Glucemia y cetonemia en diabéticos tipo 1 en el ambiente controlado de una colonia de verano

Anales De Pediatria - AN PEDIATR 01/2007; 66(4). DOI: 10.1157/13101244

ABSTRACT Introduction
Control of blood ketone levels and glycemia is advisable in certain situations in type 1 diabetic children and adolescents. The aims of this study were to assess the relationship between glycemia, ketonemia and ketonuria in children and adolescents in a summer camp under different conditions (fasting, casual hyperglycemia, moderate physical exercise) and to assess the utility of ketonemia determinations in diabetes control during this time.

Patients and methods
There were 47 participants (25 boys and 22 girls), with a mean HbA1c determination prior to enrollment of 7.7 ± 1.5 %. The mean age was 11.7 ± 1.8 years and the mean time from onset of diabetes was 3.0 ± 2.7 years. The mean body mass index was 18.3 ± 3.9 kg/m2 (SDS −0.16 ± 0.44), the mean insulin dose was 0.8 ± 0.4 U/kg/day, and the number of doses per day was between 2 and 4 (median = 3). Blood glucose and ketones (both measured with the Optium® system, Abbott Diabetes Care) and urine ketones (Ketodiastix®, Bayer) were determined in different situations. Statistical analysis was performed with the SPSS 11.5 program.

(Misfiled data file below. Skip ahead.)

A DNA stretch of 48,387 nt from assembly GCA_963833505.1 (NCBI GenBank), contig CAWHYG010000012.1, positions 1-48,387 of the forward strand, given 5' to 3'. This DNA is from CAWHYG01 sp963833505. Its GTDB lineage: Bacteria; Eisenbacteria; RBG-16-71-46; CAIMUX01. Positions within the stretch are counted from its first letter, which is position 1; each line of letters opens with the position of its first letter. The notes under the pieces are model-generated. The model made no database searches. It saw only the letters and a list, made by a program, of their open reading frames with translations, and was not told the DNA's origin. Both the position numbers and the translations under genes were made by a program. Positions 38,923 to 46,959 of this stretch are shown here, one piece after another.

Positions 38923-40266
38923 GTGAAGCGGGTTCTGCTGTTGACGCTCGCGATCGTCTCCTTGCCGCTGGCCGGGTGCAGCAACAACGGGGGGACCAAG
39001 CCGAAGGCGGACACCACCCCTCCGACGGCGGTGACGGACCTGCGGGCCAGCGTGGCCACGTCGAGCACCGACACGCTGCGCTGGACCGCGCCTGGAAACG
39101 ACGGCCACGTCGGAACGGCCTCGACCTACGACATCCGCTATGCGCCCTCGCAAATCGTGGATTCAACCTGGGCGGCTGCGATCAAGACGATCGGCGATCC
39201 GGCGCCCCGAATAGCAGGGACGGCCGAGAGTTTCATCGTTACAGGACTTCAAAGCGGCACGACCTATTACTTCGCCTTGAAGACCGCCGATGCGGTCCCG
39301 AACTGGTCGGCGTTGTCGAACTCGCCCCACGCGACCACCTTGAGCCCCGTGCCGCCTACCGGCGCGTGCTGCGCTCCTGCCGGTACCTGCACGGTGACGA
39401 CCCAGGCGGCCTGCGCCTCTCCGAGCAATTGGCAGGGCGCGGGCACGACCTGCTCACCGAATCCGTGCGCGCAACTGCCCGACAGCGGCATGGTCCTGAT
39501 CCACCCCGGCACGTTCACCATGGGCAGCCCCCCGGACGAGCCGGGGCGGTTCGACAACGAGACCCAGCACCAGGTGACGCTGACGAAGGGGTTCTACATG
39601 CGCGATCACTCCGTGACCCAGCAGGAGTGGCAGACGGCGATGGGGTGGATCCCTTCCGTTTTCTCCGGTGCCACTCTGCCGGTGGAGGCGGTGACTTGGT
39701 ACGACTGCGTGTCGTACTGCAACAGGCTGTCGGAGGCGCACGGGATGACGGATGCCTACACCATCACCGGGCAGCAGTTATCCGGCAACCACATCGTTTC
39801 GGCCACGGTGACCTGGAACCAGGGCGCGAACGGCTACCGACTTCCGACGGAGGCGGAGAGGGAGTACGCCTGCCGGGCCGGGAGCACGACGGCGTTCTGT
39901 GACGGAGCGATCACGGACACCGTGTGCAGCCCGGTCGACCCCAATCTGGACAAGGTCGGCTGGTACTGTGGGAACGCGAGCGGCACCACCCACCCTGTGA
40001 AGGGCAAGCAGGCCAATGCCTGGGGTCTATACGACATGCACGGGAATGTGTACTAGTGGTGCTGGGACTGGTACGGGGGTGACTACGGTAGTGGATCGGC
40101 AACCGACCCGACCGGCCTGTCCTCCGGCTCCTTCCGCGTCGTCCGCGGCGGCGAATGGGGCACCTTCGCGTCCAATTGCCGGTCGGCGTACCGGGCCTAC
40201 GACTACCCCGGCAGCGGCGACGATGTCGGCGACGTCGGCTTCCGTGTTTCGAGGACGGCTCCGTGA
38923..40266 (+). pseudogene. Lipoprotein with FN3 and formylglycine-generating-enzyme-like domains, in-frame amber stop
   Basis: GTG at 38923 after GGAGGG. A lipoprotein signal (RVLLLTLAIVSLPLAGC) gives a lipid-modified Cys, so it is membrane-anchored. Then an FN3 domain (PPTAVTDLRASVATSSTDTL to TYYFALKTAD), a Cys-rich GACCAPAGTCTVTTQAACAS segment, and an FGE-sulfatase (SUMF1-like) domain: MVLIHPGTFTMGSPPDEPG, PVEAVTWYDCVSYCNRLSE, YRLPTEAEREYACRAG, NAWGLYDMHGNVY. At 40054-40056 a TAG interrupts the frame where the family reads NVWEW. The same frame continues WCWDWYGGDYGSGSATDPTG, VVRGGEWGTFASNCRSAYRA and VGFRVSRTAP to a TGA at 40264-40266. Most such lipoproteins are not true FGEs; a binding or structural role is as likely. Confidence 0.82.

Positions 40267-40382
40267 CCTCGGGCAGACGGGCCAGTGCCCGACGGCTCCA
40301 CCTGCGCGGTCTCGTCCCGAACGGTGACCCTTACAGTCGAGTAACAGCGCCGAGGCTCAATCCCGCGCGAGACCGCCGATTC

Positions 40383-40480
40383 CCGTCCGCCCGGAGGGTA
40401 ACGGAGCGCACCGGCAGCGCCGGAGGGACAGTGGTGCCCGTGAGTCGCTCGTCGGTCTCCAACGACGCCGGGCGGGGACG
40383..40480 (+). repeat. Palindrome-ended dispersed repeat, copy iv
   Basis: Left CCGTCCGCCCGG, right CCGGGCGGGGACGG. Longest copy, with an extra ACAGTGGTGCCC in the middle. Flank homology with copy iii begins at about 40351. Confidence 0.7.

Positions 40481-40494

Ketonemia results 45 minutes before and after moderate physical activity showed no significant increase in ketones (0.1 ± 0.03 vs 0.23 ± 0.07 mmol/l, ns). Preprandial blood ketone levels of ≥ 0.5 mmol/l were found in 17.02 % of participants. Ketonemia was resolved during the first hour in all participants except one, in whom ketonemia resolved in 3 hours. Blood ketones were higher before breakfast than during the rest of the day (0.12 ± 0.17 vs 0.02 ± 0.05, p < 0.001). The mean glycemia level with ketosis (β-HB ≥ 0.5 mmol/l) was 174.5 ± 64.7 mg/dl, a value slightly higher than the overall mean glycemia value (156.87 ± 87.8 mg/dl). Ketonuria could not be measured in a high percentage of participants due to the difficulty of obtaining samples (between 24.5% and 58.6% in the different study groups).

Measurement of glycemia together with ketonemia in a summer camp allows reliable follow-up of glycemic control to be performed. Ketonemia usually occurred before breakfast in parallel with slightly elevated glycemia, but resolved quickly. Moderate physical activity for 45 minutes does not seem to significantly increase blood ketones if metabolic control is normal. β-HB is a useful parameter to determine whether moderate physical exercise is advisable or not. The lack of urinary ketone tests due to the difficulties of obtaining a sample can currently be solved by blood ketone measurement.

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